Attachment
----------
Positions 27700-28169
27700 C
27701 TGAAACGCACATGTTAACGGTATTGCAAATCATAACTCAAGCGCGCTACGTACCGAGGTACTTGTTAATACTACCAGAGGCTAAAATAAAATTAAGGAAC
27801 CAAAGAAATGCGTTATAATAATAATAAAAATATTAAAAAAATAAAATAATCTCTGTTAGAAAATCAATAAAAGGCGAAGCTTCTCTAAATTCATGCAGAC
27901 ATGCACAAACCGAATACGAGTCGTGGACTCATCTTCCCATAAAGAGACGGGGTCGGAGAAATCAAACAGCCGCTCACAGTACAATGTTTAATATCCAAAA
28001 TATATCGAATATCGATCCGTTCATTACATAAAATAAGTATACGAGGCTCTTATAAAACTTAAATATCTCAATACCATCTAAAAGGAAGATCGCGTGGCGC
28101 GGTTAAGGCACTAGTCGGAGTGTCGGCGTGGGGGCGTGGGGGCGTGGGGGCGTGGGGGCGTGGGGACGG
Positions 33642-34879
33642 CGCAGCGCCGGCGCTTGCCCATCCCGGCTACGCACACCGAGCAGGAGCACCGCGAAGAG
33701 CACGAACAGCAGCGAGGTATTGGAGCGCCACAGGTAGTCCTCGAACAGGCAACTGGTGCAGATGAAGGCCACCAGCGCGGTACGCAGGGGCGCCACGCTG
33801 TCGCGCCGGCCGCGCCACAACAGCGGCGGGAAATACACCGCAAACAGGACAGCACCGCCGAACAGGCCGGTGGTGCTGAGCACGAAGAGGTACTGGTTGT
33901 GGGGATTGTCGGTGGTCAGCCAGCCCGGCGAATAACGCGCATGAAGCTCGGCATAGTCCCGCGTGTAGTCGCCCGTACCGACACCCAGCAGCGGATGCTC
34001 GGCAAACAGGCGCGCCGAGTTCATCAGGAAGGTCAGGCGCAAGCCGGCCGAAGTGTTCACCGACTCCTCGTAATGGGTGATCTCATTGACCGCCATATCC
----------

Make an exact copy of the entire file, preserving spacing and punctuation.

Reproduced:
Positions 27700-28169
27700 C
27701 TGAAACGCACATGTTAACGGTATTGCAAATCATAACTCAAGCGCGCTACGTACCGAGGTACTTGTTAATACTACCAGAGGCTAAAATAAAATTAAGGAAC
27801 CAAAGAAATGCGTTATAATAATAATAAAAATATTAAAAAAATAAAATAATCTCTGTTAGAAAATCAATAAAAGGCGAAGCTTCTCTAAATTCATGCAGAC
27901 ATGCACAAACCGAATACGAGTCGTGGACTCATCTTCCCATAAAGAGACGGGGTCGGAGAAATCAAACAGCCGCTCACAGTACAATGTTTAATATCCAAAA
28001 TATATCGAATATCGATCCGTTCATTACATAAAATAAGTATACGAGGCTCTTATAAAACTTAAATATCTCAATACCATCTAAAAGGAAGATCGCGTGGCGC
28101 GGTTAAGGCACTAGTCGGAGTGTCGGCGTGGGGGCGTGGGGGCGTGGGGGCGTGGGGGCGTGGGGACGG
Positions 33642-34879
33642 CGCAGCGCCGGCGCTTGCCCATCCCGGCTACGCACACCGAGCAGGAGCACCGCGAAGAG
33701 CACGAACAGCAGCGAGGTATTGGAGCGCCACAGGTAGTCCTCGAACAGGCAACTGGTGCAGATGAAGGCCACCAGCGCGGTACGCAGGGGCGCCACGCTG
33801 TCGCGCCGGCCGCGCCACAACAGCGGCGGGAAATACACCGCAAACAGGACAGCACCGCCGAACAGGCCGGTGGTGCTGAGCACGAAGAGGTACTGGTTGT
33901 GGGGATTGTCGGTGGTCAGCCAGCCCGGCGAATAACGCGCATGAAGCTCGGCATAGTCCCGCGTGTAGTCGCCCGTACCGACACCCAGCAGCGGATGCTC
34001 GGCAAACAGGCGCGCCGAGTTCATCAGGAAGGTCAGGCGCAAGCCGGCCGAAGTGTTCACCGACTCCTCGTAATGGGTGATCTCATTGACCGCCATATCC